Earlier in the week, literary agent Nathan Bransford wrote:
"It sure seems like the majority of people in the
world think they can write a book. And not only write a book, but write
it as well as a published author. And not only just as well as a
published author, but just as well as bestselling published authors who
are among the elite in terms of building an audience and having their
work catch on with readers. There are lots of people out there who
think it's easy, think they could do it, and all but a handful are
It was part of a longer post about writers having difficulty figuring out if their writing is good or not, which you can read here.
The truth is, I'm not sure if I can write a book worthy of publishing. If I do get published, I'm not sure if Diary of Bedlam will be the book that succeeds or whether it will it become one of those awful novels authors talk about that sit in their desk drawers as a reminder of their early failures. Of course I dream it will be a huge success–I fantasize about winning an Edgar and which actors will play my main characters. Then I set aside the fantasy and get down to work, because dreams will only get you so far.
I know the odds are tough and I know I have a lot to learn about the writing craft. But I admit to having blinders on, because if I stopped to worry too long about whether I can write a book that's good enough (and lucky enough) to get published, I'd give up. If I didn't think I could do it eventually, I wouldn't have even started.
And frankly, I'm not fit to do anything else. It's either this or being a barista at Starbucks, or a greeter at Wal-mart (not that I'm dissing any form of gainful employment since I have not been employed, gainfully or not, in ten years).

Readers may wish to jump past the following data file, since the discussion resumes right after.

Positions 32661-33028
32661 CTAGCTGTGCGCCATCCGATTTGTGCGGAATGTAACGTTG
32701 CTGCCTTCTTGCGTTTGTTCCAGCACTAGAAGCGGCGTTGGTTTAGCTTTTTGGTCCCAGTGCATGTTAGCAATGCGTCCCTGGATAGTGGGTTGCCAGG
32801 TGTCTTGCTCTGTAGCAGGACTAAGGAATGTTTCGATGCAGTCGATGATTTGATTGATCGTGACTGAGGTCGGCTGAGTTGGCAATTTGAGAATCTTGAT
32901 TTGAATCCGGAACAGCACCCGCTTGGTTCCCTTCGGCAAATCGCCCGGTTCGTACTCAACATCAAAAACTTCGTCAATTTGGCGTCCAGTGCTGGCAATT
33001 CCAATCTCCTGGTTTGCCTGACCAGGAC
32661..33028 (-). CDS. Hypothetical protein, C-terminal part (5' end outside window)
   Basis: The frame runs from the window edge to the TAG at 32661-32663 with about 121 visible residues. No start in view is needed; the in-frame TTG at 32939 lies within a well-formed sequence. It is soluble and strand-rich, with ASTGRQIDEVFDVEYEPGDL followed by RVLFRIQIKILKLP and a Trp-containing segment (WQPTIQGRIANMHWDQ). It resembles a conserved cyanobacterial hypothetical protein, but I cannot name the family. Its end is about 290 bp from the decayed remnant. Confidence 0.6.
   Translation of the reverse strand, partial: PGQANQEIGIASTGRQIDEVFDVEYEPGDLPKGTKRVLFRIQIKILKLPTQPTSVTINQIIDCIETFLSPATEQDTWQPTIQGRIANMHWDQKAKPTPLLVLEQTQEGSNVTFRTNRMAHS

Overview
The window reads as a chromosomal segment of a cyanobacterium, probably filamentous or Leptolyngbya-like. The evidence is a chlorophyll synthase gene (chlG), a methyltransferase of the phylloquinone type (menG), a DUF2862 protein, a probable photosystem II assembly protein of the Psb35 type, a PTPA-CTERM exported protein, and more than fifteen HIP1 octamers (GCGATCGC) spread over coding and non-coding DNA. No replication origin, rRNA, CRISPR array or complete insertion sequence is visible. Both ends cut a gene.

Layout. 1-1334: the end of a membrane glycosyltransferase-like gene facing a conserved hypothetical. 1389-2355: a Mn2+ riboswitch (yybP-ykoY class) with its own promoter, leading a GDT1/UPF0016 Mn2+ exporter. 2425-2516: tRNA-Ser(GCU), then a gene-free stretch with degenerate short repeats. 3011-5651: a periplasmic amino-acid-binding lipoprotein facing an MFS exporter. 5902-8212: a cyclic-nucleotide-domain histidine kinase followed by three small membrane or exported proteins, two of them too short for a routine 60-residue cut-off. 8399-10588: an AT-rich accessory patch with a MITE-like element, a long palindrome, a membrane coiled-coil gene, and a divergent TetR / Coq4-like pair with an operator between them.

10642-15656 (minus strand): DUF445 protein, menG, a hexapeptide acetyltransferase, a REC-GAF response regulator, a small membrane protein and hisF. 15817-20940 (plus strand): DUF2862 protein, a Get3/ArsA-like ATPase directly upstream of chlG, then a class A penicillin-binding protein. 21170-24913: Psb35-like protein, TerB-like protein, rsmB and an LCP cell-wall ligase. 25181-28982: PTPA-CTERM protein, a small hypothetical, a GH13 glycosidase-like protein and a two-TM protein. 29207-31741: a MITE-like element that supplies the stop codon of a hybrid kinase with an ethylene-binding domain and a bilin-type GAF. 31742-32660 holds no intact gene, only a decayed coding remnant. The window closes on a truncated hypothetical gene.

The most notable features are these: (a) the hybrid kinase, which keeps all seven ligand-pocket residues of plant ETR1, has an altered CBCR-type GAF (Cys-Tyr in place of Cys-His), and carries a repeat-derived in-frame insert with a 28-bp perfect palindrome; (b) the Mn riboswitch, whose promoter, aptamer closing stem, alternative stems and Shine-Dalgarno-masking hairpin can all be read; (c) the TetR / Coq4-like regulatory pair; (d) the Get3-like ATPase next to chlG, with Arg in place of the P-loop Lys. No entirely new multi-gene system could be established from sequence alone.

If I sound desperate, I am. But it is what I'd call controlled desperation. I know I want to write a novel. I know I want to have it published. I am driven by these wants, but drive is not enough. For me, some amount of desperation is necessary to motivate me to move forward. Sure it would be nice to move before the desperation stage, but hell, the only thing that really matters to me is that I'm moving.
When Diary of Bedlam is polished and ready to submit, I'll go back to work on it's sequel, the first draft of which is about 1/3 finished, called Diary of Deceit. But maybe for good measure I should change to working title to Diary of Desperation.
I think a lot about success, and I also think about failure. But since thoughts of failure come more naturally to me than those of success, I'm careful to shut away those niggling "maybe I can't do it" feelings as soon as they rise up. If it turns out I'm wrong and I can't do it, I'll deal with that later. After all, there's a Starbuck's on every corner, and I hear they're hiring (although in this economy, maybe not).
In the meantime, I'll leave you with this video of Howard Jones performing "Things Will Only Get Better" with Ringo Starr and Sheila E.:
The lyrics in verse two seem applicable to writing: "A lonely path, an uphill climb, success or failure will not alter it."